DreamWorks' PG-13 rated horror thriller The Ring slipped two rungs to sixth place in its sixth week, still showing good legs with an ESTIMATED $7.6 million (-29%) at 2,628 theaters (-254 theaters; $2,883 per theater). Its cume is approximately $110.9 million, heading for $125 million.
Directed by Gore Verbinski, it stars Naomi Watts, Martin Henderson and Brian Cox.
Universal and Beacon Pictures PG-13 rated drama The Emperor's Club opened in seventh place to a hopeful ESTIMATED $4.07 million at 809 theaters ($5,025 per theater).
Directed by Michael Hoffman, it stars Kevin Kline.
"It's working exactly as we had planned," Universal distribution president Nikki Rocco said Sunday morning. "We always wanted to deal with this film on a slower basis. We chose this weekend because we believed it would act as a 'sneak weekend.' Instead of having national sneaks, we felt we would open it and let it work as a sneak weekend would so we would be in a position to get the word of mouth out for this incredible film.
"By the way, the CinemaScores and exit polls are really terrific. Everything seems to be going according to plan. We're very pleased with the results. We know that you really can't make an evaluation until after the following 10 days because the next 10 days are crucial days for a movie like this where adults will be able to choose to go to the movies. This is a picture that certainly will appeal to the over-30 crowd and I think the word of mouth is going to support what everybody has been telling us as we've gone along with this incredible grass roots campaign."
Asked about the studio's exit poll results, Rocco replied, "The exit polls were 90 percent in the Top Two Boxes (excellent and very good) across the board. And that's pretty good considering this movie really appeals to the over-30 crowd. The overall ratings were above average, specifically the excellent and very good scores were solidly above the norm. And the Definite Recommend scores were also very, very strong. 81 percent of the audience was 30 years and older. It was slightly skewed female -- 62 percent female versus 38 percent male."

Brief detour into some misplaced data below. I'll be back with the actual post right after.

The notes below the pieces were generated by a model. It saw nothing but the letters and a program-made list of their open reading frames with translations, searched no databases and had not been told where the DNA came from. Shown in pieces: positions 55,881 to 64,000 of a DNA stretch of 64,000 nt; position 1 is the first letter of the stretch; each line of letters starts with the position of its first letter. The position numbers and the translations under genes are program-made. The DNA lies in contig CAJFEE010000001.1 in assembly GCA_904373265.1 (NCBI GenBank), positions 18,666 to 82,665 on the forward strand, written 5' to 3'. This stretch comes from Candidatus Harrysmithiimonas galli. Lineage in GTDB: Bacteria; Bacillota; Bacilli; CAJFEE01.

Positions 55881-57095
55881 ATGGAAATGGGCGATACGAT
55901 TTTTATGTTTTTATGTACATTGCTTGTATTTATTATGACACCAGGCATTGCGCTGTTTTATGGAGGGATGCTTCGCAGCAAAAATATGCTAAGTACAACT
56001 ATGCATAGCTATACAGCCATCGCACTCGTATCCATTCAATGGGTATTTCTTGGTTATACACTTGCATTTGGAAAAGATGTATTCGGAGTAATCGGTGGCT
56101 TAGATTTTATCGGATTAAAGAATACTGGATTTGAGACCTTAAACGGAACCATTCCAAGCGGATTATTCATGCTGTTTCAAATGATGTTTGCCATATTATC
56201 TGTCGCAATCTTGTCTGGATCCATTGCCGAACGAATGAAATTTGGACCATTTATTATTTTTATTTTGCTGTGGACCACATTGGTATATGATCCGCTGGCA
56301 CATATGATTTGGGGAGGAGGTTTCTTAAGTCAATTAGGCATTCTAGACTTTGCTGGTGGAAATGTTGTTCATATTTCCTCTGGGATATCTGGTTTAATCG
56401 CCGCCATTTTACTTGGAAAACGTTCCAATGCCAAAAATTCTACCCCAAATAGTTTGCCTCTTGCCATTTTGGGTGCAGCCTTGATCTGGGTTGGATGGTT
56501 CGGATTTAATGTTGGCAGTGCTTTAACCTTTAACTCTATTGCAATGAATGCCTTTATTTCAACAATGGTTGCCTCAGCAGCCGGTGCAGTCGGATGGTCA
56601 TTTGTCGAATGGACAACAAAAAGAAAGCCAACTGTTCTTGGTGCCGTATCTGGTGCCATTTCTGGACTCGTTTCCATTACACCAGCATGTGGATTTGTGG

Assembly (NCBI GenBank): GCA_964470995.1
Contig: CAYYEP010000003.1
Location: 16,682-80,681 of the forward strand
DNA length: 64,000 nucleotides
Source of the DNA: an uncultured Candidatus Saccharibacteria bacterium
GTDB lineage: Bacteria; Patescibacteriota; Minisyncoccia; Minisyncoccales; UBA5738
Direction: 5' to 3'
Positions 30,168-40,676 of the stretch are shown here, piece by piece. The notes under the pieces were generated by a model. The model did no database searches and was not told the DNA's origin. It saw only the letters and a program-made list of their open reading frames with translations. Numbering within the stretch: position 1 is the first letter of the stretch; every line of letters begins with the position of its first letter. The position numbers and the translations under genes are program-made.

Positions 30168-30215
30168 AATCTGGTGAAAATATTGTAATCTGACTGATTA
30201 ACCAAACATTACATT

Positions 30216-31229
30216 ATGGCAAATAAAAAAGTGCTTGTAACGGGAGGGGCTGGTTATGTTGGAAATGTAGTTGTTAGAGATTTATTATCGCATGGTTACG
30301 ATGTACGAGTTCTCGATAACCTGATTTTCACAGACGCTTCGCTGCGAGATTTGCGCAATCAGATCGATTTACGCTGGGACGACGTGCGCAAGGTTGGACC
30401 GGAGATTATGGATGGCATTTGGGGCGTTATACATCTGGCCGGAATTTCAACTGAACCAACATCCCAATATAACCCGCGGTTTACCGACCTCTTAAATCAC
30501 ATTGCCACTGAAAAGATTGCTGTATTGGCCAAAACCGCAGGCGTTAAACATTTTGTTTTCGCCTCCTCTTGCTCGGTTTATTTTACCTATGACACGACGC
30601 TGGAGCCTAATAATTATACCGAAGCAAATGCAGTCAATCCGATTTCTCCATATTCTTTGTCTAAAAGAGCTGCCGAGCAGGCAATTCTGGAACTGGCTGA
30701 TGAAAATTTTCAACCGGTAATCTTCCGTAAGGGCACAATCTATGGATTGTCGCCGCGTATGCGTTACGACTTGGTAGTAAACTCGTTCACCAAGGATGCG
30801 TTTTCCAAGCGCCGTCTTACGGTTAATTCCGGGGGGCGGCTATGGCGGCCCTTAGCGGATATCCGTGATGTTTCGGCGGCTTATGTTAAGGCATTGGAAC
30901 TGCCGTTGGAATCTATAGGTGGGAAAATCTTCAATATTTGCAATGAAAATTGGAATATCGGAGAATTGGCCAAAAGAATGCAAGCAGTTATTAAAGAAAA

IFC Films' release of Gold Circle Films and HBO's PG rated romantic comedy blockbuster My Big Fat Greek Wedding dropped two slots to eighth place in its 32nd week, still holding well with an ESTIMATED $3.81 million (-19%) at 1,585 theaters (-227 theaters; $2,402 per theater). Its cume is approximately $204.7 million, heading for $215 million in domestic theaters.
Directed by Joel Zwick, it stars Nia Vardalos and John Corbett.
Sony's Screen Gems label's PG-13 thriller Half Past Dead fell four notches to ninth place in its second week with a dull ESTIMATED $3.3 million (-58%) at 2,113 theaters (theater count unchanged; $1,562 per theater). Its cume is approximately $12.7 million.
Written and directed by Don Michael Paul, it stars Steven Seagal and Morris Chestnut.
Rounding out the Top Ten was Miramax's R rated drama Frida, which continued to expand in its fifth week with a quiet ESTIMATED $2.4 million (-19%) at 794 theaters (+275 theaters; $3,023 per theater). Its cume is approximately $12.1 million.